Generation of reactive oxygen species (ROS) under physiological conditions is required for normal force production in skeletal muscle. However, high levels of ROS are observed during intense physical exercise and promote contractile dysfunction, resulting in muscle weakness and fatigue. There is growing evidence that sub-cellular site-specific ROS production governs the beneficial vs. damaging effects of ROS. NADPH oxidase (Nox2) is an enzyme complex that generates ROS. Ongoing work by PI has found that increased ROS generation from Nox2 during intense contractile activity contributes to fatigue. We have strong evidence that Src tyrosine kinase acts as a redox switch to activate Nox2. The central hypothesis of this proposal is that Nox2 and Src act through a feed-forward pathway leading to excessive ROS production and contractile dysfunction. We will use genetically modified mice lacking Nox2, genetically encoded site-specific redox sensors and a novel tool to measure force and Ca2+ transients simultaneously in living skeletal muscle fibers to address the following specific aims: 1. Define the mechanisms by which contractile activity increases Nox2 dependent ROS production in skeletal muscle, 2. Determine whether Src serves as a redox switch to modulate activity dependent ROS production, and 3. Assess the role of Nox2 and Src on cytosolic [Ca2+ ]i transients and force generation. The proposed research will identify the sub-cellular sites of ROS production and elucidate the signaling pathways that control ROS regulation of microdomain Ca2+ signaling in skeletal muscle. Furthermore, it will lay the foundation for the development of targeted antioxidant therapy to combat the deleterious effects of overproduction of ROS seen in muscle fatigue and disease.

Public Health Relevance

Skeletal muscle contraction is regulated by calcium inside the cell. Reactive oxygen species are also produced inside the cell. Excessive production of reactive oxygen species promotes muscle weakness and fatigue in patients with heart failure, cancer, HIV, emphysema and muscular dystrophy. Scientists working on this proposal have found that an NADPH oxidase plays an important biological role in promoting muscle weakness. The planned work will examine how local activation of NADPH oxidase leads to changes in cellular calcium and muscle weakness. The results from this study will have important implications for physical performance and disease therapy.

National Institute of Health (NIH)
National Institute of Arthritis and Musculoskeletal and Skin Diseases (NIAMS)
Research Project (R01)
Project #
Application #
Study Section
Special Emphasis Panel (ZRG1-MOSS-T (02))
Program Officer
Boyce, Amanda T
Project Start
Project End
Budget Start
Budget End
Support Year
Fiscal Year
Total Cost
Indirect Cost
Baylor College of Medicine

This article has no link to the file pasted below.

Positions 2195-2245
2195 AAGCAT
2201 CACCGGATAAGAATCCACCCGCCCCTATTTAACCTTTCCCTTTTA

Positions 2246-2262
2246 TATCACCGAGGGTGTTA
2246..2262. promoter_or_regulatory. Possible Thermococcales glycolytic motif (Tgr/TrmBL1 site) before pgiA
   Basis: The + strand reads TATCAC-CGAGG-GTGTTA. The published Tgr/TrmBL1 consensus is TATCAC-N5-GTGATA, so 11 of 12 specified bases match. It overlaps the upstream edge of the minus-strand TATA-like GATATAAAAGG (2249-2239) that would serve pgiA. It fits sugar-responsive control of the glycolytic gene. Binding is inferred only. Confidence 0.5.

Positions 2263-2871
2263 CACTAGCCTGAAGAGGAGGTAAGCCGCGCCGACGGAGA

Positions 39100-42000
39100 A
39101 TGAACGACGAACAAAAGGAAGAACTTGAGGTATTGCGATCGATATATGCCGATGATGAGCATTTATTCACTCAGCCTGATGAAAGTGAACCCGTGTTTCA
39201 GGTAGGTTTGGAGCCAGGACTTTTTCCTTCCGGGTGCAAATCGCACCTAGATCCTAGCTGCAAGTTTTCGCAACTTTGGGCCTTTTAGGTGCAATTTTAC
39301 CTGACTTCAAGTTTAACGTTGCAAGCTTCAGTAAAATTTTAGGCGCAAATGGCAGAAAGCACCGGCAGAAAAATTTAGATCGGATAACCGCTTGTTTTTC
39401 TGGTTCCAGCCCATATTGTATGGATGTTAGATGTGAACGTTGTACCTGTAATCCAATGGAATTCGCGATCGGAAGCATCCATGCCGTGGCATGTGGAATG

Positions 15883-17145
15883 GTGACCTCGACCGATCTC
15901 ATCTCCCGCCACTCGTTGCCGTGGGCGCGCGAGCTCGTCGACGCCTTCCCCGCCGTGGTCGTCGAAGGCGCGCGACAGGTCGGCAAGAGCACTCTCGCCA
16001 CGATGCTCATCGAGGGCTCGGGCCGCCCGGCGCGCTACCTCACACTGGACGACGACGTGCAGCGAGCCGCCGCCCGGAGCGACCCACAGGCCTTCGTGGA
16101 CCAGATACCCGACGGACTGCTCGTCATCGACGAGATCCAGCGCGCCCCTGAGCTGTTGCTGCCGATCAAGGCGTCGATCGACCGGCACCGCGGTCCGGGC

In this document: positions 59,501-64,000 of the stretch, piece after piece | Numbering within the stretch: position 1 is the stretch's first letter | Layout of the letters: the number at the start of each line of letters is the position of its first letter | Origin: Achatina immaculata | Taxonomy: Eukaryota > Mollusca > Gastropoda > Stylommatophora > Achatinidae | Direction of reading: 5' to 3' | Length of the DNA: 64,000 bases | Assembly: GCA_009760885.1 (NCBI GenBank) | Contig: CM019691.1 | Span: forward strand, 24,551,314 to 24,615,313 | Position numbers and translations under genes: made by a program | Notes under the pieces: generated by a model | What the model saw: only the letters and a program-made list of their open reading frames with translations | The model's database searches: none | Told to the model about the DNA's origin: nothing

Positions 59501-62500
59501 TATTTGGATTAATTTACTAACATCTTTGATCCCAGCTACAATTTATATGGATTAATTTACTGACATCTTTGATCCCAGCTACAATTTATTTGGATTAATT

Schools of Medicine
United States
Zip Code
Kho, Jordan; Tian, Xiaoyu; Wong, Wing-Tak et al. (2018) Argininosuccinate Lyase Deficiency Causes an Endothelial-Dependent Form of Hypertension. Am J Hum Genet 103:276-287
Wang, Qiongling; Quick, Ann P; Cao, Shuyi et al. (2018) Oxidized CaMKII (Ca2+/Calmodulin-Dependent Protein Kinase II) Is Essential for Ventricular Arrhythmia in a Mouse Model of Duchenne Muscular Dystrophy. Circ Arrhythm Electrophysiol 11:e005682
Loehr, James Anthony; Wang, Shang; Cully, Tanya R et al. (2018) NADPH oxidase mediates microtubule alterations and diaphragm dysfunction in dystrophic mice. Elife 7:
Pal, Rituraj; Palmieri, Michela; Chaudhury, Arindam et al. (2018) Src regulates amino acid-mediated mTORC1 activation by disrupting GATOR1-Rag GTPase interaction. Nat Commun 9:4351
Brinegar, Amy E; Xia, Zheng; Loehr, James Anthony et al. (2017) Extensive alternative splicing transitions during postnatal skeletal muscle development are required for calcium handling functions. Elife 6:
Liu, Ruya; Lee, Jeongkyung; Kim, Byung S et al. (2017) Tead1 is required for maintaining adult cardiomyocyte function, and its loss results in lethal dilated cardiomyopathy. JCI Insight 2:
Palmieri, Michela; Pal, Rituraj; Nelvagal, Hemanth R et al. (2017) mTORC1-independent TFEB activation via Akt inhibition promotes cellular clearance in neurodegenerative storage diseases. Nat Commun 8:14338
Lee, Chang Seok; Hanna, Amy D; Wang, Hui et al. (2017) A chemical chaperone improves muscle function in mice with a RyR1 mutation. Nat Commun 8:14659
Pal, Rituraj; Bondar, Vitaliy V; Adamski, Carolyn J et al. (2017) Inhibition of ERK1/2 Restores GSK3? Activity and Protein Synthesis Levels in a Model of Tuberous Sclerosis. Sci Rep 7:4174
Rodney, George G; Pal, Rituraj; Abo-Zahrah, Reem (2016) Redox regulation of autophagy in skeletal muscle. Free Radic Biol Med 98:103-112

Showing the most recent 10 out of 20 publications